Your concerns that this may be just an empty imitation of that saga, however, will quickly fall away.
FFXVI treats GoT with reverence and skepticism in equal measure. For every detail that seems to pay rote tribute to the series, there’s a way in which this game goes in a thematically different direction, its narrative focus on humanity and tenderness ultimately functioning as a kind of critique of Game of Thrones’ nihilism.
Forget the pointless incest and torture porn. FFXVI tells a far more meaningful, refined, and unequivocally better story that’s bursting with heart. Everything we love about Game of Thrones—the political scheming, epic conflicts, thrilling combat, and mature tone—is here. But while Westeros is a miserable place for miserable people where there’s very little magic, Crystals and Dominants mean Valisthea is dripping in the stuff. It’s a sick and dangerous place full of people desperate to heal and free themselves from the corrupt powers controlling everything. To do that, characters take a Ted Lasso approach to earnest intimacy. They don’t always fight to save the world. They fight to save their loved ones.
For all her talk about “breaking the wheel,” Daenerys Targaryen did no such thing. Clive, however, is on a much more satisfying journey to destroy the status quo established for generations by the crystals.
Imagine if a handful of individuals inherited the power of a god. How would that define entire nations and families? How might the political schemers of the world manipulate such beings for their own gain? How many Dominants would wield their power as a tyrant? And that’s to say nothing of the Bearers, people randomly born with low-level magic powers that society treats as slaves. They’re labeled as “Branded” at a young age due to forced, poisonous face tattoos. Then they spend a lifetime draining their own life force using magic to keep fires roaring for the privileged only for their entire body to crystallize.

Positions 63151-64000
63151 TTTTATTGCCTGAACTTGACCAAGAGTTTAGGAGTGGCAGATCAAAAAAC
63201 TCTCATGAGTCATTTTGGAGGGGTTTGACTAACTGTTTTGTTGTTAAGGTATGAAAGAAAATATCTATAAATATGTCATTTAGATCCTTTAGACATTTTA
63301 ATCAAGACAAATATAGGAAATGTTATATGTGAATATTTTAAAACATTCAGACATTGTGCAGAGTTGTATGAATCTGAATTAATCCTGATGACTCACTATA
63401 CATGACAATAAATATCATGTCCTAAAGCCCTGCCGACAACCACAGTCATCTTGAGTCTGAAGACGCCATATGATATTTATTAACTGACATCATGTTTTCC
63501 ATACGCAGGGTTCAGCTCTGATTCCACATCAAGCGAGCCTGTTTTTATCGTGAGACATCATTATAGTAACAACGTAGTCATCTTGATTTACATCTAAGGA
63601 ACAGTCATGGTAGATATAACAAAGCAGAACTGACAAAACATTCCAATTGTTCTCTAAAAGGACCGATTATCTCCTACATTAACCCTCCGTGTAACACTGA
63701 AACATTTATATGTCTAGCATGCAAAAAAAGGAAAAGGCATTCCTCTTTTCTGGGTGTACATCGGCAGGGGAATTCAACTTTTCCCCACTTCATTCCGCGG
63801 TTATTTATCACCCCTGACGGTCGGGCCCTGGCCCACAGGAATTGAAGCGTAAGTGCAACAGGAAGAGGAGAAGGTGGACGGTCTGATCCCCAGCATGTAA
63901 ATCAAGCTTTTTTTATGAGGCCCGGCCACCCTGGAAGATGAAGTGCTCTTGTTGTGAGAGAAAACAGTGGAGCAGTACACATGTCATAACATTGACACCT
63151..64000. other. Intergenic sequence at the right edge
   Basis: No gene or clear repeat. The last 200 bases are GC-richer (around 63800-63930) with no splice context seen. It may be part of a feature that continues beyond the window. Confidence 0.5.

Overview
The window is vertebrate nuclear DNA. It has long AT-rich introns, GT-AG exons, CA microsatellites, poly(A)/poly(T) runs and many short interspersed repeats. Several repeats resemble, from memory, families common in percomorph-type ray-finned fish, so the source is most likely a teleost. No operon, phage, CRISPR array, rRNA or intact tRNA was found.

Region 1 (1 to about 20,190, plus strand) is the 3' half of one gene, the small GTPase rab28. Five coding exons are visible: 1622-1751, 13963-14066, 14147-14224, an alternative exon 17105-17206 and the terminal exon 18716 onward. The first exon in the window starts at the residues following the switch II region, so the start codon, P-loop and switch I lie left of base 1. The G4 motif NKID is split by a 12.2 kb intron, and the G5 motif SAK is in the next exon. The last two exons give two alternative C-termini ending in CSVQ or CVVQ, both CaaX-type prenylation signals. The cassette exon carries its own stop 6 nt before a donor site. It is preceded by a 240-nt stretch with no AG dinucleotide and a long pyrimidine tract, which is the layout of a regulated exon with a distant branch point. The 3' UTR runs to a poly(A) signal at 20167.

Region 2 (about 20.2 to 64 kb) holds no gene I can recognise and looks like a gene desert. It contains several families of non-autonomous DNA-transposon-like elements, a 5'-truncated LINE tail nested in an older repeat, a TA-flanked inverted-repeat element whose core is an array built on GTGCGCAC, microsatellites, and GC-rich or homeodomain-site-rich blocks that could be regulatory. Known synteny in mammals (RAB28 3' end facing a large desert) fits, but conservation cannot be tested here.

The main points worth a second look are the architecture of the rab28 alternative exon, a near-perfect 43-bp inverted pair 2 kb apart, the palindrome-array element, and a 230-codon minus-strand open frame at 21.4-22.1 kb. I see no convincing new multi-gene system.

Final Fantasy XVI devotes a lot of time to the plight of the Bearers, perhaps because Clive himself bears the Brand. They’ve been subjugated for so many generations that cruelty against them is ingrained in all of the Valisthean cultures. Most are enslaved and treated as second-class citizens, and plenty of religious zealots see them as a sin against nature that need to be purged. Magic is at the root of all cruelty, and Bearers suffer from it the most.
Bearers are people unlucky enough to have been randomly born with magic, and because just about everyone in this game’s world is white, most Bearers are, too. The way the Bearers serve as a kind of commentary on real-world systems of oppression is obvious, but at the same time, the overwhelming whiteness of the game’s world does make it feel somewhat detached from any such real-world concerns.
Valisthea has relied on the Crystals, Dominants, and Bearers for so long that magic feels like the only real currency in this post-capitalist dystopia. Trauma lurks around every corner, but rather than despair, FFXVI explores how people persevere and heal in spite of it all.